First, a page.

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Dress to Impress, 1940s Fashion - 1940 dresses and 1940s fancy dress

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The 1940s were undoubtedly defined by the hardships and austerity of World War II and by the re-adjustment of the post-war years ~ and fashion was no exception.

 

Europe, and especially Paris, had always been the centre of fashion and had been a great (if not the main) influence on styles and trends, particularly in America. During the war however, many of the Parisian fashion houses were forced to close and the stylish Parisienne and her couture fashion was slowly being replaced with a new definition of what is was to be a young woman: robust and independent with a more active and demanding life.

 

This sea change in the perception of women’s changing, and increasingly independent, roles during the war years, and how they had to adapt to the new mode of austerity, was felt everywhere, particularly in the shortage of clothing. Fewer colours were available (chemical dyes were needed for explosives) so clothing colours became lighter. Due to fabric restrictions, hemlines on 1940 dresses crept upward in both evening wear and day wear, the latter of which was made more and more using substitute materials whenever possible (e.g. viscose and rayon) ~ and waistlines started to be more defined as again fabric was scarce. Materials such as silk, nylon and elastics were hard to find, and wool and leather were also hard to source as they had to be used for uniforms ~ shoes, and even metal for buttons and clasps, were also scarce. Utility clothing in the UK became regulatory ~ garments were slim cut and it became illegal to embellish 1940 dresses with extra embroidery, buttons, or pockets.

 

The UK also introduced ‘Make-Do-and-Mend’, with more sewing at home and outdated or worn fashions being remade into useable garments. Even Hollywood’s studio designers had to follow suit by conserving fabric: “No pockets, no pleats, the less material the better” even on a 1940s fancy dress.1940-dresses-5.jpg

 

1940-dresses-6.jpgDespite the imposition of utilitarian chic and the rationing of fabric, the subsequent metamorphosis of ‘function into fashionable’ found its way into fashion design ~ with super-stylish 1940 dresses being a perfect example. Dresses, and especially the 1940s fancy dress, kept for special occasions such as weddings and dances, were often showed off at special functions and dance halls, which were extremely popular in the 1940s. The seductive Latin rhythms of the Rumba etc were a soothing counterpoint to the turbulence of the war years, and the popular Big Band leaders helped spread the syncopated sound of swing, while the improvisational music of Jazz artists electrified audiences. Dresses with flowing skirts were essential to fashionable dance lovers ~ although these ‘swing dresses’, with their nipped-in waists and sweeping gored skirts, became more popular after the war ended and fabric became more readily available.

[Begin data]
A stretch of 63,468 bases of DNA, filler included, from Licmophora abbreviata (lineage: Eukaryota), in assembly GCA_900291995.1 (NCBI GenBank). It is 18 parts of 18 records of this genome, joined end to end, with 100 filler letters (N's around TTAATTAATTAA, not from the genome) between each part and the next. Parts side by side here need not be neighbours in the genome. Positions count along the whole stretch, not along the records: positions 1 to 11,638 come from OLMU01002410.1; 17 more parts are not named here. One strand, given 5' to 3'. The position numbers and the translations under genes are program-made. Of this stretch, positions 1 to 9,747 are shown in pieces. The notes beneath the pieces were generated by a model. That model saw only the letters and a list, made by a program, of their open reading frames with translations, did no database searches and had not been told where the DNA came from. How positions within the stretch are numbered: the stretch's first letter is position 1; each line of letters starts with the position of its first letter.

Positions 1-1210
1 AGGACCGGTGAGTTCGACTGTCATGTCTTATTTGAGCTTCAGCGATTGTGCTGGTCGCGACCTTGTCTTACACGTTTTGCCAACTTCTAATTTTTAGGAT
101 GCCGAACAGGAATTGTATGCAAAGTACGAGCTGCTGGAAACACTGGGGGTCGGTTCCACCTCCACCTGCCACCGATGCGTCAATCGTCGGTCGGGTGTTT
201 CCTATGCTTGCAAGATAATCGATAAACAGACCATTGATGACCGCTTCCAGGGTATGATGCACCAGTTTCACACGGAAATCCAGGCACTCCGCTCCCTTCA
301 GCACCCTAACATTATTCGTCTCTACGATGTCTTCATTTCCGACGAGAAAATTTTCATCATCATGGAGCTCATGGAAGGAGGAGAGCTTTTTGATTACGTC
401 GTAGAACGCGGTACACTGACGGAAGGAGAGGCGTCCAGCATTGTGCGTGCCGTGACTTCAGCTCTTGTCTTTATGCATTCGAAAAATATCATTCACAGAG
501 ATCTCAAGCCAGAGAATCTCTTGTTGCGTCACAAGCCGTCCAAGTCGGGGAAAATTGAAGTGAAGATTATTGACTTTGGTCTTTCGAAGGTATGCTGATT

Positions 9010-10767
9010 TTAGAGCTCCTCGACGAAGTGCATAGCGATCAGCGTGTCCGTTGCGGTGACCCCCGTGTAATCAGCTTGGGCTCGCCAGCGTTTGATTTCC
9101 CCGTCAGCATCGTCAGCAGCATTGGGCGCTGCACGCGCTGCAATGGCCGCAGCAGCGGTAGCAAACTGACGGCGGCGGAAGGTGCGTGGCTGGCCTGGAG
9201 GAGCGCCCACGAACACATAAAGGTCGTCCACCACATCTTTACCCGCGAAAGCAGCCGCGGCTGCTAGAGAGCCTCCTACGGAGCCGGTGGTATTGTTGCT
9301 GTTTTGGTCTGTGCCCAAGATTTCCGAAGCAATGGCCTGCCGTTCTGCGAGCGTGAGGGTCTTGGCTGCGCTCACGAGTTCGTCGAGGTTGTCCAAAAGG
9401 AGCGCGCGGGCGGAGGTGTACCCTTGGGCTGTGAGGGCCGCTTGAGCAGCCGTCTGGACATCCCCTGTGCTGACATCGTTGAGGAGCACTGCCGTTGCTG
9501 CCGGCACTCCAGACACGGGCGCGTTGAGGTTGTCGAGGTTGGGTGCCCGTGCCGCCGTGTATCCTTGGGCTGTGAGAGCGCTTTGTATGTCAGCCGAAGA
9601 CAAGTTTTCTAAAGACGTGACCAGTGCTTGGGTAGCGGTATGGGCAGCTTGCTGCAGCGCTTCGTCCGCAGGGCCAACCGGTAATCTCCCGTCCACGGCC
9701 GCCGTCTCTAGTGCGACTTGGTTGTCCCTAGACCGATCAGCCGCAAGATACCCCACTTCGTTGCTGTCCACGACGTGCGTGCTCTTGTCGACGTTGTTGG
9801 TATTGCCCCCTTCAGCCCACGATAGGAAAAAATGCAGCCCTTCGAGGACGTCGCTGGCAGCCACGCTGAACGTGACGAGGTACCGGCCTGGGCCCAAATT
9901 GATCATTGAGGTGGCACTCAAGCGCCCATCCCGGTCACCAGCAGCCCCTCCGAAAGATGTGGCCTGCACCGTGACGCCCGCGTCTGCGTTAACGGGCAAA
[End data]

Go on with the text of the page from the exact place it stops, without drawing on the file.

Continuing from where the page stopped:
Wartime day dresses, including the 1940s fancy dress, fell to just above the knee and were practical yet demure: simple, elegant shirt dresses were accentuated with shoulder pads and belted waists, while pretty tea dresses, often in floral or gingham prints, featured short or capped sleeves with v-necks or sweetheart necklines ~ and the ‘princess line’ on 1940 dresses was softly shirred to gather under the bust and create a flattering shape.

 

1940-dresses-7.jpgAs 1940 dresses became shorter to save on fabric, sheath evening dresses replaced the long, flowing and more voluminous gowns of the 1930s and legs emerged as the most prominent and accentuated feature of the early 1940s figure. Additionally, as women's clothing adhered to slimmer designs all over, with tailoring cutting down on fabric where possible, shoulder pads became widely popular, to highlight the boxy look as a way to add interest to the silhouette. At this time the military look grew in popularity, and suits, tailored jackets and trousers, with a more masculine edge, was becoming a very sought after style option. This look took a cue from actresses such as Rita Hayworth, Katharine Hepburn and Marlene Dietrich 1940-dresses-01.jpgwho had a significant impact on popular fashion and made the more androgynous look, including tuxedos and tails, very fashionable ~ a style that today is still copied by numerous designers including Yves Saint Laurent, and worn by many celebrities and models including Kate Moss.

 

The ‘Kitty Foyle’ dress (named after a Ginger Rogers character in her film of the same name) was characterised by dark fabric and contrasting light (often white) collar and cuffs on a shirtwaister with short or elbow length sleeves.  As a modest and practical style that could be easily copied or modified, it became popular during the wartime period and has rarely been out of fashion since. It featured in the 70s collections of Jill Richards (also a Hollywood actress in the 40s) and has been adapted by designers more recently in the neo-Victorian ‘gothic’ style, taking its themes of modesty, tradition and monochrome colours of a dark base with a light contrast and applying them with simpler lines.